The Marking Period Mess: Third Quarter Grades

By Eileen Cruz

As if report cards couldn’t be dreaded any more than they already are, this April, several circumstances will affect grades a great deal. For some students this change will be negative.

On Skedula, students will see that the final fall average is worth 66.67% of a class’s grade. This is not an error made by teachers, but the new policy for the third marking period.

The final average of the fall semester will be worth two thirds of the third marking period grade. The other third will be the grades received so far during the spring semester.

Principal Randy Asher said that the creation of annualized courses was a result of the “High School Guide for Academic Policy,” sent out by the central Department of Education. According to Asher, there was a “long and arduous debate” until “the best model for the most kids at Tech” was decided upon.

The plan for grading was initially to have all the grades just migrate into the next term. This means a test from September would still be present in the same section on Skedula as a test taken in March. This process made sense and suited the students’ needs best.

However, there were software issues beyond the school’s control. The administration decided to make each term worth half of the final grade. But the half and half method only makes sense at the end of June, not April.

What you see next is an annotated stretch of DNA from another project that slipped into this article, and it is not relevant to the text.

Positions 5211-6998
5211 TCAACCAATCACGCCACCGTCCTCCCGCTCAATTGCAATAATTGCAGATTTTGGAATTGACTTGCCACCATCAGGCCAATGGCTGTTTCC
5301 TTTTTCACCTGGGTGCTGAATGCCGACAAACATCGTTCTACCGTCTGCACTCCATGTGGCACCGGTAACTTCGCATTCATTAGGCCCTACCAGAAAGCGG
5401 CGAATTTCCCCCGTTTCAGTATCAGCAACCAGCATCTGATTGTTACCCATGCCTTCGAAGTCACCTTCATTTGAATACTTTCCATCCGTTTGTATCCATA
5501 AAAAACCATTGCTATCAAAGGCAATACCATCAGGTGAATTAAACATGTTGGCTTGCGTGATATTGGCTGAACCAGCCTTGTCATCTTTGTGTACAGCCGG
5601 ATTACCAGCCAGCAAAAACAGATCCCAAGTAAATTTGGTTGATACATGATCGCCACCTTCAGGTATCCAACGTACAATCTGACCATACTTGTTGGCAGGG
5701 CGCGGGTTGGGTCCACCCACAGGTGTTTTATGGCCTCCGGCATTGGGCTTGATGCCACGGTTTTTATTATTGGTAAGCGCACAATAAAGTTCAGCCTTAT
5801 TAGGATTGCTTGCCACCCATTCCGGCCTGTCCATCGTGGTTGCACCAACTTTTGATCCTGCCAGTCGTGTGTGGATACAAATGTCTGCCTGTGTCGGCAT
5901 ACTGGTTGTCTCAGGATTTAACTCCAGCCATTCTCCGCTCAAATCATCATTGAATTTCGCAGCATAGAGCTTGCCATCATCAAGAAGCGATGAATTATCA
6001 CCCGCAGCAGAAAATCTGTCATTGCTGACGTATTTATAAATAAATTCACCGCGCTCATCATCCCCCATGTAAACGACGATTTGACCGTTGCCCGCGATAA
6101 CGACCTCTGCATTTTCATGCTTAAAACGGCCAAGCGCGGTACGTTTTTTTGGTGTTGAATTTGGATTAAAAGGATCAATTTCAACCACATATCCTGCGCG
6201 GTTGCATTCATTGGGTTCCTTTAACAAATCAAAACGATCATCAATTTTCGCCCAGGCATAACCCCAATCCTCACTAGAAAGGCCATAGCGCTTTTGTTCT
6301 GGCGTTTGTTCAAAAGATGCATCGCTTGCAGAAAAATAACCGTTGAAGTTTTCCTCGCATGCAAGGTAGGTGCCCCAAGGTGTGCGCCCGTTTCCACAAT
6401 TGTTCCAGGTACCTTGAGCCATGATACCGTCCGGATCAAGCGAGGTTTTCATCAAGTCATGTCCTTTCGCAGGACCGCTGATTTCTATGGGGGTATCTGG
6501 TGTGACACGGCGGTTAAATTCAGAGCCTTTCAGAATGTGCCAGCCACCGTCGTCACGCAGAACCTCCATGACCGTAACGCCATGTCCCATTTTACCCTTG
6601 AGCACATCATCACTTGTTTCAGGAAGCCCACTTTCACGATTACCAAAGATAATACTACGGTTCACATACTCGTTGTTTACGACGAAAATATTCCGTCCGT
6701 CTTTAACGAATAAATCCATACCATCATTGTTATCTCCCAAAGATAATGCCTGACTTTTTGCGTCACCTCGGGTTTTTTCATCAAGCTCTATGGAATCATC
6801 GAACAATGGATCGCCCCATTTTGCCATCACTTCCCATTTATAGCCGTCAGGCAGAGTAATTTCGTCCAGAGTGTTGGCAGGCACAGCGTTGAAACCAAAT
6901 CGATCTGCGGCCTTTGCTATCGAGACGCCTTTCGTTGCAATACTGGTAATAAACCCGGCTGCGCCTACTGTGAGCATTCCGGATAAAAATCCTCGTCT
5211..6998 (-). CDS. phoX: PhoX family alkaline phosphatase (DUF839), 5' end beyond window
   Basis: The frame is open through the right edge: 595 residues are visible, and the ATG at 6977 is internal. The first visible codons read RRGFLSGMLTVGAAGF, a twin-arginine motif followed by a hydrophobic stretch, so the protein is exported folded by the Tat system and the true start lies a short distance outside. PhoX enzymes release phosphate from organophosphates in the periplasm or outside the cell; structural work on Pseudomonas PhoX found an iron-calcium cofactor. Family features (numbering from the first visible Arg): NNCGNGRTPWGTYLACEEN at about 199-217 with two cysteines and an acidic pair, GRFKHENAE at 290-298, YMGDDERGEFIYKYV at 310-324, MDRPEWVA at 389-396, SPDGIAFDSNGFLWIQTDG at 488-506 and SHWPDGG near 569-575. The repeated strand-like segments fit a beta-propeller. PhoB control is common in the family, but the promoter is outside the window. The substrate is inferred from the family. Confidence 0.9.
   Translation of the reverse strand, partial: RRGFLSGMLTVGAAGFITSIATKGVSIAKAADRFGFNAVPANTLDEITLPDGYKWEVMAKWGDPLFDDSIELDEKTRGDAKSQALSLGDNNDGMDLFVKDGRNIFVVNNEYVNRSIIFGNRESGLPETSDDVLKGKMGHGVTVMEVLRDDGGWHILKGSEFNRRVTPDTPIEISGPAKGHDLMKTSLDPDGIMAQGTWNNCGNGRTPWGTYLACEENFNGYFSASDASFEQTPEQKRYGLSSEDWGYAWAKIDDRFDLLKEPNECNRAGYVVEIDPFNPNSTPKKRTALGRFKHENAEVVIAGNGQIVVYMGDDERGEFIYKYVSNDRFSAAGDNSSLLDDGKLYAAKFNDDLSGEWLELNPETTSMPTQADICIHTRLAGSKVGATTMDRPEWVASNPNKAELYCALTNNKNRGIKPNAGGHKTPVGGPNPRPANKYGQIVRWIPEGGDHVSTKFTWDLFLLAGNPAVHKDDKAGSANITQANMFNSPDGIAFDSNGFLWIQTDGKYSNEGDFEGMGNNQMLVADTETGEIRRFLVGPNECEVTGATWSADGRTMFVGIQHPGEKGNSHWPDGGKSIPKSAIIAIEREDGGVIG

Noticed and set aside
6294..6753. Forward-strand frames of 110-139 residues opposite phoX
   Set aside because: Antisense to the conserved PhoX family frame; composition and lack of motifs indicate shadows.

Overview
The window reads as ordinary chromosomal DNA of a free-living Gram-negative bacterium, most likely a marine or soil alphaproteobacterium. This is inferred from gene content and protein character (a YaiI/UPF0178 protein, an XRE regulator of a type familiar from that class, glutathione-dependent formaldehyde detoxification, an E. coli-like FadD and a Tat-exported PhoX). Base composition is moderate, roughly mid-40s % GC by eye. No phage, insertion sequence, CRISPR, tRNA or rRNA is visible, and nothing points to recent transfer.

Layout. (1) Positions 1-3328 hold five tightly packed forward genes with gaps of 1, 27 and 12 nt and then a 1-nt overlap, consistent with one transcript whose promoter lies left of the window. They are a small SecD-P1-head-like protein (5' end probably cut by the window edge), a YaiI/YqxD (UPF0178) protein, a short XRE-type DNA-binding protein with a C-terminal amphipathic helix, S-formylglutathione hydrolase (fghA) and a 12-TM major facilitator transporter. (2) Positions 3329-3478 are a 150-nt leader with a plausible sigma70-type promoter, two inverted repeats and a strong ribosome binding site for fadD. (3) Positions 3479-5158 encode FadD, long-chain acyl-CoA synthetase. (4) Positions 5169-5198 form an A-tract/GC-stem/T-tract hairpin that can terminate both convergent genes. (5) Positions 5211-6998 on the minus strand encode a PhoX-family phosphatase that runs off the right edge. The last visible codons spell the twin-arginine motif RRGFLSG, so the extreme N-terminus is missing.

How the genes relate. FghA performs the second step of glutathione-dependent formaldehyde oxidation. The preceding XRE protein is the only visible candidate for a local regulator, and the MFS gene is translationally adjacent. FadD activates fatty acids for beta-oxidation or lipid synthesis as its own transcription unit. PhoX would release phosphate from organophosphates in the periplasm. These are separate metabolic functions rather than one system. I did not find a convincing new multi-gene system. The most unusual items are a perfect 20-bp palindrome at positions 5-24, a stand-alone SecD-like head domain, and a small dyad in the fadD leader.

Asher said that by dividing the marking periods’ worth into thirds “gives a more realistic approximation” of what a student’s grades would be, since “it’s only a fraction of the work” of the second term.

Patricia Ann Deignan ’16 feels like it’s “annoying” how for this marking period, working harder in the second term “doesn’t mean as much as not doing well in the first term.”

Most students who have been improving during the second term will find that their hard work will not balance out fully until the final June report card.

Alaric Connell ’16 believes that this is unfair to freshmen. During the first term “we had just gotten here and were getting used to everything.” He thinks that students should “talk to the administration about it” and try to get the policy changed.

While the administration’s decision is understandable, the real problem lies in the computer program used for grading. If the school had a program which would keep all the grades throughout the school year, and not just an average for the fall semester, it’d reflect grades more accurately. There would not be any issues with the percent worth of each term, nor the loss of individual grades. The grading policy decisions made throughout the course of the year have shown a lack of planning on the part of the administration with their choice of software.

An average in each class for the fall and spring semesters doesn’t reflect a student’s strengths or weaknesses accurately. By capping each student’s average, the school is effectively hurting an individual’s ability to achieve high marks. Hopefully next year, the school will work out its software problems and give students the accurate grades they deserve.

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